Off the coast of Louisiana. A beach ridge created by the action of the waves of the Gulf, Grand Isle serves as a breakwater between the Gulf and the network of inland channels that connect to the bayou tributaries of the Mississippi River. It is also the launching point for excellent deep-sea salt-water fishing adventures. This unique environment attracts numerous species of birds and other wildlife, so bring your binoculars or a camera to enjoy the opportunity to view nature unspoiled.
Located on a peninsula on Caney Lake, Jimmie Davis State Park offers two boat launches and a fishing pier that cater to the outdoors enthusiast looking for a prime freshwater fishing spot. Waterskiing is another way to enjoy the clear waters of the lake, which was created by damming Caney Creek in 1986. Don't forget to look back at the lakeshore to appreciate the beautiful mixed pine and hardwood forest surrounding the lake and the birds and animals that make the forest their home.
Situated on the western shore of Lake Bistineau, this park offers a satisfying blend of beautiful vistas and outstanding recreational facilities. Memorable for its upland mixed hardwood forest, its open waters, and its enchanting stands of cypress and tupelo trees, the park offers two boat launches, hiking and biking trails, playgrounds, camping, cabins and excellent fishing! Lake Bistineau dates back over 200 years. It began in 1800 when several thousand acres of land were flooded due to a gigantic log jam in the Red River.
There are over 3,000 acres of water surface on Lake Bruin, and the visitors to Lake Bruin State Park have access to every acre for incomparable freshwater fishing, superb water sports and fine outdoor living. The 53-acre site was originally established in 1928 as a fish hatchery. A water playground offers a great way to cool off during warm spring and summer months, with a bathhouse located nearby.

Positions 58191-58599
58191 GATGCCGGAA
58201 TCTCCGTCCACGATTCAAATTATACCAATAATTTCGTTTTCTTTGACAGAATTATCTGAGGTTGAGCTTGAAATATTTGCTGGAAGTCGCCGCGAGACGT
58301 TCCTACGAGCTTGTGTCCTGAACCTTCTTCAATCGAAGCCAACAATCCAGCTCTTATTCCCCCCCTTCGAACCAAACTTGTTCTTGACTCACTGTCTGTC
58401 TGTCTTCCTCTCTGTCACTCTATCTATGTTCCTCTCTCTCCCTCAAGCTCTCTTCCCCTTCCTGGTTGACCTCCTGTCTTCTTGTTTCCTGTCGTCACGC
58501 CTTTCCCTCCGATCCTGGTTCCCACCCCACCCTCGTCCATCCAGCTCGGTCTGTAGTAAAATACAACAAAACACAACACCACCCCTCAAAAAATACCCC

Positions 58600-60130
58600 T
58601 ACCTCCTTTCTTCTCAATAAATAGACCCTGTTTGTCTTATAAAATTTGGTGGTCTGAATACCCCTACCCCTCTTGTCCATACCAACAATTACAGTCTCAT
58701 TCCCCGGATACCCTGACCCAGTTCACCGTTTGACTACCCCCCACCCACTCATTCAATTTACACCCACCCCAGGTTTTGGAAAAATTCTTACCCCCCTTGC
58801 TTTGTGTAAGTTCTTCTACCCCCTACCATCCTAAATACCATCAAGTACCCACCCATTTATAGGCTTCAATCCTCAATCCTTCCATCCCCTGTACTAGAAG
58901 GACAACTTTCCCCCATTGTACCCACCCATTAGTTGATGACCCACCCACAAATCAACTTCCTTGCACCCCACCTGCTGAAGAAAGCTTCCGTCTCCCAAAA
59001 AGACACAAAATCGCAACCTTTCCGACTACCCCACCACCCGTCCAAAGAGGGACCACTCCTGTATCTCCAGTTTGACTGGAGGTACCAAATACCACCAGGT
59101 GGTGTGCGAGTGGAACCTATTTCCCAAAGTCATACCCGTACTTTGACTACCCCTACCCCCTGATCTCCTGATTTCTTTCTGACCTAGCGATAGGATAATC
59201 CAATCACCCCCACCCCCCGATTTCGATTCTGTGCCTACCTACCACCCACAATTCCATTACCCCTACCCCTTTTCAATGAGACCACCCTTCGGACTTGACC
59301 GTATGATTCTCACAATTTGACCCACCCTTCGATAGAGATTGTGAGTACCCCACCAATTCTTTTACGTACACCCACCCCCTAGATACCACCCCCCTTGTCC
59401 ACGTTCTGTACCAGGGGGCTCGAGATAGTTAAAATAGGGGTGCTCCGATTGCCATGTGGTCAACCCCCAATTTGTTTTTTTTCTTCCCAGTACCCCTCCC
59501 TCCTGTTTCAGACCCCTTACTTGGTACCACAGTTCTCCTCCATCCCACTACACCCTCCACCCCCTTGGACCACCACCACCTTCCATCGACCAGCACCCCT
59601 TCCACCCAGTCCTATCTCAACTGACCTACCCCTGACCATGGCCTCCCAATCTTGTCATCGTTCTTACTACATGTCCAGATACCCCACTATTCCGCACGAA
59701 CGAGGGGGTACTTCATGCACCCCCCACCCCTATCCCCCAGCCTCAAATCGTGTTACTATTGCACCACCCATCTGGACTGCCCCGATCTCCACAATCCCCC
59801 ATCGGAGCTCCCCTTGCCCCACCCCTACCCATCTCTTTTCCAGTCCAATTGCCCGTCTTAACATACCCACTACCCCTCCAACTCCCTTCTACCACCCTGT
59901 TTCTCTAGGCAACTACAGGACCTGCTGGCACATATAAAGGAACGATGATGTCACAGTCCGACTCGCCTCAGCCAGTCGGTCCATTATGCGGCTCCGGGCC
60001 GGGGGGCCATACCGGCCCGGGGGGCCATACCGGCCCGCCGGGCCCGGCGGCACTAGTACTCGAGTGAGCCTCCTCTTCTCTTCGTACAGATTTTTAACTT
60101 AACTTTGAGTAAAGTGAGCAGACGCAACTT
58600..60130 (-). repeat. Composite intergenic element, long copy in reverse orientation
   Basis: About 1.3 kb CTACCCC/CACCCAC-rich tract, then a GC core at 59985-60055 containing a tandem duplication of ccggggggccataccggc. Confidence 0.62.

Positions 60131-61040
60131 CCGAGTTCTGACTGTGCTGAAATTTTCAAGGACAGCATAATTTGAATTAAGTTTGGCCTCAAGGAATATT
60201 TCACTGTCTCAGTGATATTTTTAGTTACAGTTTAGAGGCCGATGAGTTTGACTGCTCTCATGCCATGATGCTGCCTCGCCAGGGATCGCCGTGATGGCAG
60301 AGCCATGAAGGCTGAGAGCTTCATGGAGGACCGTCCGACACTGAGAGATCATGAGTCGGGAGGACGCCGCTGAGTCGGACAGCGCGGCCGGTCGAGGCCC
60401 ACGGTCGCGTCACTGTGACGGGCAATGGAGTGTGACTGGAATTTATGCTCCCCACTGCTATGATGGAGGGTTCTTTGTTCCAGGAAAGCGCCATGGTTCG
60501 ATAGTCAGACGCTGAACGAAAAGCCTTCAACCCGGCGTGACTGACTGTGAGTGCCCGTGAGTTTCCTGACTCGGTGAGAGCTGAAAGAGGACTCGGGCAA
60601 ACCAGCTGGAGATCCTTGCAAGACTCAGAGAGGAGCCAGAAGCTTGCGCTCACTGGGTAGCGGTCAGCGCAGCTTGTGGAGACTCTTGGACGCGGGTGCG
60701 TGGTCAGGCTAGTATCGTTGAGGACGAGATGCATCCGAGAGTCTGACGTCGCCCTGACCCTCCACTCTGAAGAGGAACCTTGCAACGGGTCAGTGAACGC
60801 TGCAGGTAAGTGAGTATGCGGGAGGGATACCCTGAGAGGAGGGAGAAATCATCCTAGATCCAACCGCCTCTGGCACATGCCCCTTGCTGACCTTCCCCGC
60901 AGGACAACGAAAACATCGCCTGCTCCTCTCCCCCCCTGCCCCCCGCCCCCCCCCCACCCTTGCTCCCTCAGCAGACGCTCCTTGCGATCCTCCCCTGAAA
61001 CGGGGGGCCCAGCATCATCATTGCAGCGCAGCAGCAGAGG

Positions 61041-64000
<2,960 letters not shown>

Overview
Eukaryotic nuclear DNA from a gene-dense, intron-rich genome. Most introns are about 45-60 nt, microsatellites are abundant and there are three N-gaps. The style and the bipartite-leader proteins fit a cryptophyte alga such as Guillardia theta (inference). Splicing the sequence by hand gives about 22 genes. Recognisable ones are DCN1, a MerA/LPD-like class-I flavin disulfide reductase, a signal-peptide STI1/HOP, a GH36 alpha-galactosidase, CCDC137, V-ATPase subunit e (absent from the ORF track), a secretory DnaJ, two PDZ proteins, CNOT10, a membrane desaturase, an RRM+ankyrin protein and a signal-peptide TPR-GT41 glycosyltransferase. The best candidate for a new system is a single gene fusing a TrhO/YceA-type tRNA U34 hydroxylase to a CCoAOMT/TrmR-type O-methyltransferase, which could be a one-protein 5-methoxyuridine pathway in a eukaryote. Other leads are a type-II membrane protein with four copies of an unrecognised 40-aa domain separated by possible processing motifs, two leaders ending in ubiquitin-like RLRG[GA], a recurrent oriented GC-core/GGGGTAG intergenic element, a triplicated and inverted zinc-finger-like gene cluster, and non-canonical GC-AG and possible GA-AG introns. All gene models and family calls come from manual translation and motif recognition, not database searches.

Take your pick: swimming, fishing, birding, boating of all kinds, waterskiing, camping, hiking or just plain relaxing and enjoying unsurpassed natural beauty. It's all here . . . at Lake Claiborne State Park. For fishermen, the freshwater lake was lavishly stocked. One of the most popular activities for visitors of all ages is swimming at the park's sandy beach on an inlet of the lake, protected from boats and waterskiers. So work up an appetite for that fresh fish supper by taking a brisk swim in Lake Claiborne's famous clear water.
Piney forests, rolling hills, five fishing piers, and a beautiful lake draw visitors to this quiet, majestic state park. Designed to keep the focus on nature, park facilities blend with the natural landscape to enhance the outdoor experience of this 655-acre park. Fishing piers and boat docks attract visitors to Lake D'Arbonne, the marvelous 15,250-acre centerpiece of the park. Recreation on Lake D'Arbonne is tremendously popular among locals and visitors. Lighted tennis courts add to the activity options available for all visitors.
Lake Fausse Pointe State Park occupies a 6,000-acre site in the Atchafalaya Basin. The area surrounding the park was formerly the home site of the Chitimacha Indians. From the middle 1700s, the region was dominated by French and Acadian farmers and trappers, although the Spanish were in control of the land from 1763 until 1802. It was during this period that a major influx of Spaniards and Canary Islanders (called Isleños) emigrated to the New Iberia area, contributing to the cultural diversity of this section of Louisiana.